With little fanfare, Google has made a mammoth database culled from nearly 5.2 million digitized books available to the public for free downloads and online searches, opening a landscape of possibilities for research and education in the humanities.
The digital storehouse, which comprises words and short phrases as well as a year-by-year count of how often they appear, represents the first time a data set of this magnitude and searching tools are at the disposal of Ph.D.s, middle school students and anyone else who likes to spend time in front of a small screen. It consists of the 500 billion words that are contained in books published between 1800 and 2000 in English, French, Spanish, German, Chinese, Russian and Hebrew.
The intended audience is scholarly, but a simple online tool also allows anyone with a computer to plug in a string of up to five words and see a graph that charts the phrase’s use over time — a diversion that can quickly become as addictive as the habit-forming video game “Angry Birds.”
With a click you can see that “women,” in comparison with “men,” is rarely mentioned until the early 1970s, when feminism gained a foothold. The two lines, moving in opposite directions, finally cross paths in about 1986.
You can also learn that Mickey Mouse and Marilyn Monroe don’t get nearly as much attention in print as Jimmy Carter; compare the many more references in English than in Chinese to “Tiananmen Square” after 1989; or follow how “grilling” began a climb in the late 1990s until it outpaced “roasting,” “baking” and “frying” in 2004.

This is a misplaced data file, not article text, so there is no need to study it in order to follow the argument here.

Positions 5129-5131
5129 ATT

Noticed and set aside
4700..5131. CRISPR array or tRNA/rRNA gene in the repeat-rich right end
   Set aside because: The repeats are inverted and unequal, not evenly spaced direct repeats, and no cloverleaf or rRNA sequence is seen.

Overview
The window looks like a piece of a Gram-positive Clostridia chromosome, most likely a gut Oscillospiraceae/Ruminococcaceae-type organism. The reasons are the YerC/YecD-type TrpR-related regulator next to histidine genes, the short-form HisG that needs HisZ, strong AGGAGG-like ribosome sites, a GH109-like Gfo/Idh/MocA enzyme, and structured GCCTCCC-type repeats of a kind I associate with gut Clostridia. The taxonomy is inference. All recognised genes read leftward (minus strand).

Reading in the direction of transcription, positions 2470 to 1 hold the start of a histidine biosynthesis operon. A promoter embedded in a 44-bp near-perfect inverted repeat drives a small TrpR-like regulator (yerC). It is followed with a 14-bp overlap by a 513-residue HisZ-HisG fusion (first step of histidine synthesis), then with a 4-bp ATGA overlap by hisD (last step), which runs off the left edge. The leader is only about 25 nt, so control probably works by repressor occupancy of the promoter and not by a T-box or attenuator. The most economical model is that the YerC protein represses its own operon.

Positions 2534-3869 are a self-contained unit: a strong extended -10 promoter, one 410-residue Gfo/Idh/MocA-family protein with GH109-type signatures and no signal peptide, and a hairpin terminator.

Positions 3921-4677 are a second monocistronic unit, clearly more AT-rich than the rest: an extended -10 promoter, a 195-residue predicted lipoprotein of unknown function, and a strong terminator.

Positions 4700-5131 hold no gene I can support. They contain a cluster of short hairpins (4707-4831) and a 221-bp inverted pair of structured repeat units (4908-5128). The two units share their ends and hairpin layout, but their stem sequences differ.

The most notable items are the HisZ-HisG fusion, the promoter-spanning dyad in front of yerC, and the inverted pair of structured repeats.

“The goal is to give an 8-year-old the ability to browse cultural trends throughout history, as recorded in books,” said Erez Lieberman Aiden, a junior fellow at the Society of Fellows at Harvard.
Lieberman Aiden and Jean-Baptiste Michel, a postdoctoral fellow at Harvard, assembled the data set with Google and spearheaded a research project to demonstrate how vast digital databases can transform our understanding of language, culture and the flow of ideas.
Their study, to be published in the journal Science on Friday, offers a tantalizing taste of the rich buffet of research opportunities now open to literature, history and other liberal arts professors who may have previously avoided quantitative analysis. Science is taking the unusual step of making the paper available online to nonsubscribers.
“We wanted to show what becomes possible when you apply very high-turbo data analysis to questions in the humanities,” said Lieberman Aiden, whose expertise is in applied mathematics and genomics.
He called the method “culturomics.” The data set can be downloaded, and users can build their own search tools.
With the most powerful version of the data set, the researchers measured the endurance of fame, finding that written references to celebrities faded twice as quickly in the mid-20th century as they did in the early 19th.
“In the future everyone will be famous for 7.5 minutes,” they write.
Looking at inventions, they discovered that technological advances took, on average, 66 years to be adopted by the larger culture in the early 1800s and only 27 years in the period between 1880 and 1920.
They tracked how eccentric English verbs that did not add “ed” at the end for past tense (i.e., “learnt”) evolved to conform to the common pattern (“learned”). They figured that the English lexicon had grown by 70 percent to more than 1 million words in the past 50 years and they demonstrated how dictionaries could be updated much more rapidly by pinpointing newly popular words and obsolete words.
Steven Pinker, a linguist at Harvard who collaborated on the Science paper’s section about language evolution, has been studying changes in grammar and past tense forms for 20 years.